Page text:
A 14-year-old worker has been found dead after working at an electronics factory in China that may make products for Asus, another potential case of underage labor abuse in the country.
Liu Fuzong died on May 21 while employed at a factory in Dongguan, said the city’s local human resources office in an email on Thursday. Liu’s body had turned cold when discovered by a co-worker in his dorm, and was later pronounced dead at a hospital. Authorities have yet to elaborate on the cause of death.
The factory, which is listed as a facility from Taiwanese electronics supplier 3CEMS, builds products for PC maker Asus, according to New York-based China Labor Watch, which has been investigating the incident.
Chinese labor laws forbid factories from employing workers younger than 16. Liu, however, was sent to the factory through a third-party labor dispatch company that used the identification of an older worker to register his employment, according to the city’s local human resources office.
Authorities have been unable to find the labor dispatch company, but the city has already punished the factory for employing underage labor in this case.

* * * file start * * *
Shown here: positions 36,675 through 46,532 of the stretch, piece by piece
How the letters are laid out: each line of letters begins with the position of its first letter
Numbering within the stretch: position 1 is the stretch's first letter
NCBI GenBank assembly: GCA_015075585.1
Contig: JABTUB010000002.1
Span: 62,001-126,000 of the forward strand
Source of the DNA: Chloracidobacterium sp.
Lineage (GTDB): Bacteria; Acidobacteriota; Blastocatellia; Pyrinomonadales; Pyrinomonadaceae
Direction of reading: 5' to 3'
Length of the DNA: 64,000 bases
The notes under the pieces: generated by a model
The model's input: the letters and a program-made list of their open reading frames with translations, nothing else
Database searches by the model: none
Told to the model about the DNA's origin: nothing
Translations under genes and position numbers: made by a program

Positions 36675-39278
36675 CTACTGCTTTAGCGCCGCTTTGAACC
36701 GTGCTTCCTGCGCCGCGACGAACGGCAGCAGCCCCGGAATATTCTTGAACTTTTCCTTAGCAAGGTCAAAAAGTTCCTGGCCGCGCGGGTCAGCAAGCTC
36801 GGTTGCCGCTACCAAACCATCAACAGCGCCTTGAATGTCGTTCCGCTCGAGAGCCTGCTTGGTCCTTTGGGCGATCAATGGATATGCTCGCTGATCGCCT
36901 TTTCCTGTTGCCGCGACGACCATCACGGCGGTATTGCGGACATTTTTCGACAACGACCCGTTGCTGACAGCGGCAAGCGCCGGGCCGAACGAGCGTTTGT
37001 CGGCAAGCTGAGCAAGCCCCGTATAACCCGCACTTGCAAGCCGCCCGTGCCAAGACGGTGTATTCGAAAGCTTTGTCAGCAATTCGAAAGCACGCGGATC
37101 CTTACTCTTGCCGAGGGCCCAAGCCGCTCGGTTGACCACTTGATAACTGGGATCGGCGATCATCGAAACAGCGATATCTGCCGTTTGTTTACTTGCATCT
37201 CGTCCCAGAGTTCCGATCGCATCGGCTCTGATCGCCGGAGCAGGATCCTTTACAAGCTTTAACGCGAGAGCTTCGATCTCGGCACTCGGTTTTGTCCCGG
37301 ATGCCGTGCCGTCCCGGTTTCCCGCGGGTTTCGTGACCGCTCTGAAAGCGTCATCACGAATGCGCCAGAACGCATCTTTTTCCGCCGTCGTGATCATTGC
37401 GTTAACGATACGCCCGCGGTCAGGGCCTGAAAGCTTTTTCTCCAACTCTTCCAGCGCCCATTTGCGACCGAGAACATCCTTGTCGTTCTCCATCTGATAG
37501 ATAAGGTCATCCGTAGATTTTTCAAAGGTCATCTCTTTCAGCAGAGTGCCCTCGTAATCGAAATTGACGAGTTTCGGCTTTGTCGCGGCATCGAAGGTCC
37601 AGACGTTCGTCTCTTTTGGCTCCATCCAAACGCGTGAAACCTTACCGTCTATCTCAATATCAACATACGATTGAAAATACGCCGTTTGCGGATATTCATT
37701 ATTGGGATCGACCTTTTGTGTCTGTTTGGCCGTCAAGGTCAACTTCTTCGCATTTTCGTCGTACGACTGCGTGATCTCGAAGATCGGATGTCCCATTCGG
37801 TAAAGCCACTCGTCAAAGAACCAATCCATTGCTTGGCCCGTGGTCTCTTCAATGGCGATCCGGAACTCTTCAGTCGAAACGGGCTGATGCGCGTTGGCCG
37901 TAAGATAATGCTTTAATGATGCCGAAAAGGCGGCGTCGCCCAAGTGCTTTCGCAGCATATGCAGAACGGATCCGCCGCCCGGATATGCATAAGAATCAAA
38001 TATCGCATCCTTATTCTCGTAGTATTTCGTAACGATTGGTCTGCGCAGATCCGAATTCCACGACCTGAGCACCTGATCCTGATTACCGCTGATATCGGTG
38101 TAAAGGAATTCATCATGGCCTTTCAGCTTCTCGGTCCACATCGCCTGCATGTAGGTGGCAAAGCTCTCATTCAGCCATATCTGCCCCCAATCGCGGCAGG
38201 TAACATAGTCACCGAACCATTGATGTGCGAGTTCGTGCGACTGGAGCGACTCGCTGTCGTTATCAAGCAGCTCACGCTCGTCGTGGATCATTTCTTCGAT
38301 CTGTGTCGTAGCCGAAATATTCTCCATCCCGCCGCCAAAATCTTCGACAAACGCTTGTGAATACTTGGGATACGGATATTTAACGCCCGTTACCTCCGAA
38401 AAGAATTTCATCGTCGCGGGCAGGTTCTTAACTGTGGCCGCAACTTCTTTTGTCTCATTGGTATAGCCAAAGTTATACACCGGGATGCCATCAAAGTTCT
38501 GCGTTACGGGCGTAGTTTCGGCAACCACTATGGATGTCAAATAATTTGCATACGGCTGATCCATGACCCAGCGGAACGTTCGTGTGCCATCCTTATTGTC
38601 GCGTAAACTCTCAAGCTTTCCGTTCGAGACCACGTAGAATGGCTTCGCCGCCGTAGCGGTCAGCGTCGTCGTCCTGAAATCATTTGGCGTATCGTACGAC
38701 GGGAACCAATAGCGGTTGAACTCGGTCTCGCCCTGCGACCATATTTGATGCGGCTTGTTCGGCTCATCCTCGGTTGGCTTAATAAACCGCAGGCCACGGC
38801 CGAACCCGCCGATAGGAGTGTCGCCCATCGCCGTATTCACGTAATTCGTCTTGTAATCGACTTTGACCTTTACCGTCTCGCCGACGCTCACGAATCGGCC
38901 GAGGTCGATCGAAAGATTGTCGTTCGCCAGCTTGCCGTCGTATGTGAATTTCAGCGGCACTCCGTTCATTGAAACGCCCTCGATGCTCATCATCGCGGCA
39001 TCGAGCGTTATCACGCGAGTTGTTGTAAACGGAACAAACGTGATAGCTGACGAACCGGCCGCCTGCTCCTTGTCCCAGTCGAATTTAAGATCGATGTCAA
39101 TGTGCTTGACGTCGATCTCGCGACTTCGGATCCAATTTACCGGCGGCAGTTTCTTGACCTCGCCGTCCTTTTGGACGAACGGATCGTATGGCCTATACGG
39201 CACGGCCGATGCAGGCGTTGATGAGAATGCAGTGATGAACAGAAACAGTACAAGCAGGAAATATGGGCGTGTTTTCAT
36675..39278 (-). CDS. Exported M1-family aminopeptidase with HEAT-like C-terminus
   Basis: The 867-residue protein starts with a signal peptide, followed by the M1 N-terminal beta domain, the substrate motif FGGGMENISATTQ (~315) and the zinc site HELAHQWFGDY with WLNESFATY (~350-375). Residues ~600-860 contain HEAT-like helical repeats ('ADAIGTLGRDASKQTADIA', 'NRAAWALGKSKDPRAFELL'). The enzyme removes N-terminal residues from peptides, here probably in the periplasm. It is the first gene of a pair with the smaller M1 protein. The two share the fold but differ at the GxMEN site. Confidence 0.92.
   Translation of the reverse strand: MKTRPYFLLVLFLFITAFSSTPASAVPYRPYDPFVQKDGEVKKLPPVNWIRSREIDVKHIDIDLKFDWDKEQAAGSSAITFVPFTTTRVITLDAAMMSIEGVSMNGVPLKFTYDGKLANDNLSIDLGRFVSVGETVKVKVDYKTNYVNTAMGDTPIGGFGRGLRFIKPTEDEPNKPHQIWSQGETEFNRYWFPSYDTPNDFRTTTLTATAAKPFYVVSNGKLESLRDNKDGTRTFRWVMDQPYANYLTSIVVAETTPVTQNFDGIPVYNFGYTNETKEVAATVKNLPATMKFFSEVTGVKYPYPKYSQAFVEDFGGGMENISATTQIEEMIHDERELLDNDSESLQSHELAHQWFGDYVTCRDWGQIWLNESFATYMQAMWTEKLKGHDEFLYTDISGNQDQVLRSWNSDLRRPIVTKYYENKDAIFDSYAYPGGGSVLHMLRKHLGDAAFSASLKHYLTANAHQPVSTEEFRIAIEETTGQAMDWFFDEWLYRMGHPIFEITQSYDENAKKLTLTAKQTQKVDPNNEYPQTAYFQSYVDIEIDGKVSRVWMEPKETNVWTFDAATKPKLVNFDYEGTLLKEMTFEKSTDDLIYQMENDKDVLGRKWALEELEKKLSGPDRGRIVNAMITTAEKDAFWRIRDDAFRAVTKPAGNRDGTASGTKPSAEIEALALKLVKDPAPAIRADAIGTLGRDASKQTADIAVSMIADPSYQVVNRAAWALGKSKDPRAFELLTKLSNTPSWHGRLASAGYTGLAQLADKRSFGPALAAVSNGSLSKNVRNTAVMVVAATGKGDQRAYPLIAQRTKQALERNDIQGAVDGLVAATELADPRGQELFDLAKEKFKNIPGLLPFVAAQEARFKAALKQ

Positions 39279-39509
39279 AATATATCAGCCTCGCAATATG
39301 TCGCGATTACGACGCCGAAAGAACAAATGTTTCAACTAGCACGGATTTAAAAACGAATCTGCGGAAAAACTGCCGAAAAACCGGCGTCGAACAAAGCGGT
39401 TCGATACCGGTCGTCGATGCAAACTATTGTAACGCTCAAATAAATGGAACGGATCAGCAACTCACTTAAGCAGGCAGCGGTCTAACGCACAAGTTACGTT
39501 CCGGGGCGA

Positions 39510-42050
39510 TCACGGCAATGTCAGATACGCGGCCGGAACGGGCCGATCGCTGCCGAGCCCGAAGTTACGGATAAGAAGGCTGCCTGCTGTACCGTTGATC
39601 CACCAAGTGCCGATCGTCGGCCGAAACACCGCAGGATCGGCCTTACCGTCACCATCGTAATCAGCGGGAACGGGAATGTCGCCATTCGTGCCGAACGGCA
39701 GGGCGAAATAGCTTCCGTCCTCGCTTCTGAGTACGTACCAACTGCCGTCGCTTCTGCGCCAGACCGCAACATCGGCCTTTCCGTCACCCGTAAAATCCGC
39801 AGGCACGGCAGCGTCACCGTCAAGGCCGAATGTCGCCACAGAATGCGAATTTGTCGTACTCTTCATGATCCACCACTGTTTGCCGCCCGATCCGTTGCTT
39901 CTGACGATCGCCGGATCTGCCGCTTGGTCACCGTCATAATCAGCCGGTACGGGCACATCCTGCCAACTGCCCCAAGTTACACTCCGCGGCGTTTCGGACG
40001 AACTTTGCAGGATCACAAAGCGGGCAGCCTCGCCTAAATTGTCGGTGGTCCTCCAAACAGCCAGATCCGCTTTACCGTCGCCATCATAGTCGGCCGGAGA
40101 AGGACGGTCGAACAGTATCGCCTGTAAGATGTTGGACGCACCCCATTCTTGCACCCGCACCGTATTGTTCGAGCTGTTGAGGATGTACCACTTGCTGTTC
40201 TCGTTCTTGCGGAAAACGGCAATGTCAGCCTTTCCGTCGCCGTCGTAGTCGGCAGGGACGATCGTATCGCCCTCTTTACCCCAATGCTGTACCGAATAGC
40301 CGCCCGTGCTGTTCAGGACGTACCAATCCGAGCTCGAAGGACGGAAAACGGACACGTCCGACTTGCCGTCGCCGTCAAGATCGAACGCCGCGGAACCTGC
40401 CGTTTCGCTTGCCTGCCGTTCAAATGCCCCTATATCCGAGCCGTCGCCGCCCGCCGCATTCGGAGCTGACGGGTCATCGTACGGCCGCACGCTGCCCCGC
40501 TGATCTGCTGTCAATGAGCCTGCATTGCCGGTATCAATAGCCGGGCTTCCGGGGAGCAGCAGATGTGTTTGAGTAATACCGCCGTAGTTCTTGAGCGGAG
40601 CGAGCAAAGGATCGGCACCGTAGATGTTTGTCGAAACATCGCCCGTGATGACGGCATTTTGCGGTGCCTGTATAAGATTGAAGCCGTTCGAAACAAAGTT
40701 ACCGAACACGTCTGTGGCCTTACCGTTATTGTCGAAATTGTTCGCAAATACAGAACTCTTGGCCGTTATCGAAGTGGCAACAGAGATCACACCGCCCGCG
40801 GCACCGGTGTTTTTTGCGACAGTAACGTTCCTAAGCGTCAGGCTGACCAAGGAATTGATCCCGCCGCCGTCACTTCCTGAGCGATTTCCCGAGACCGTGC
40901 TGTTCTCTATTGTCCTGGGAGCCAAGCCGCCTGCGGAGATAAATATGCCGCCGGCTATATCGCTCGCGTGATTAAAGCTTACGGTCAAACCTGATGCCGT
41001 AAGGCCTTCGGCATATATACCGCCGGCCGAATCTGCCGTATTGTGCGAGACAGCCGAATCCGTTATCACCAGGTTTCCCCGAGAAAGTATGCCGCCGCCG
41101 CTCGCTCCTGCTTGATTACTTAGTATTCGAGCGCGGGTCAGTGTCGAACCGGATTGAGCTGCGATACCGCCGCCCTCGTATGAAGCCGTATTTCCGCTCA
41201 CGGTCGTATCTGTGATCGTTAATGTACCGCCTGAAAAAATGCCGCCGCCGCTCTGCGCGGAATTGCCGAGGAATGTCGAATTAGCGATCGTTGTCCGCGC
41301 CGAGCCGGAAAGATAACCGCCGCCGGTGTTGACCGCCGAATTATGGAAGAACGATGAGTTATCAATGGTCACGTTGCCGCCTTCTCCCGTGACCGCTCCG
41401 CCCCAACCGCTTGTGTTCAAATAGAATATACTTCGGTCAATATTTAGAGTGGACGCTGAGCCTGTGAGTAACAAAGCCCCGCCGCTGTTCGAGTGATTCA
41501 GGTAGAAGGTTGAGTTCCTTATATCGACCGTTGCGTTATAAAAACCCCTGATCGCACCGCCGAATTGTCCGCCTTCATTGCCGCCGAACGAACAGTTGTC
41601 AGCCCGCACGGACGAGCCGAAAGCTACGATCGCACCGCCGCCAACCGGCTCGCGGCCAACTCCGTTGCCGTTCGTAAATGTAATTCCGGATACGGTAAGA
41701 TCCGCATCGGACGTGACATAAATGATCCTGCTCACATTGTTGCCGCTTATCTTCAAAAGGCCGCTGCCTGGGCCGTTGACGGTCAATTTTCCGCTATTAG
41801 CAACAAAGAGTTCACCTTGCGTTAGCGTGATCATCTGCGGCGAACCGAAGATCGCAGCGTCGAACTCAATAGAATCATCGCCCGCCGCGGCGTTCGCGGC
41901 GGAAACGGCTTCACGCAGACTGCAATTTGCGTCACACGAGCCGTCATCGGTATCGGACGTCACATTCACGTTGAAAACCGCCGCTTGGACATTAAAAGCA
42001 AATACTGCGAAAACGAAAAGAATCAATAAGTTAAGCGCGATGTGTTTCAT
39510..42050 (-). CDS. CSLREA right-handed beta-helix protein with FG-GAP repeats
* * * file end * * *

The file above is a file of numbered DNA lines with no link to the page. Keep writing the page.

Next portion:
An Asus product manager said on Friday via email that the company holds the highest ethical standards and has sent representatives to investigate. She didn’t confirm or deny that the factory in question builds products for Asus.
On its website, 3CEMS lists other technology vendors as clients, including Samsung, Hewlett-Packard, Dell, Sony and Sharp. China Labor Watch said that this particular 3CEMS factory builds products for Asus, based on its interviews with workers there.
IDG News Service called the 3CEMS factory in Dongguan several times, but those answering the phone declined to respond to questions. A 3CEMS representative in the U.S. said on Thursday he was unaware of the worker’s death.
China Labor Watch said workers at the factory log 12 hours shifts each day. Student workers interviewed at the facility include some under the age of 16, according to group.
“Workers say [Liu] the child died of exhaustion,” said Li Qiang, China Labor Watch’s founder in an email. “Every day there is overtime, adults can’t even take it, so how can children?”
The use of underage labor is a common problem at Chinese electronics factories. Earlier this year, Apple said it severed ties with one of its Chinese suppliers after finding that it had employed workers under the age of 16.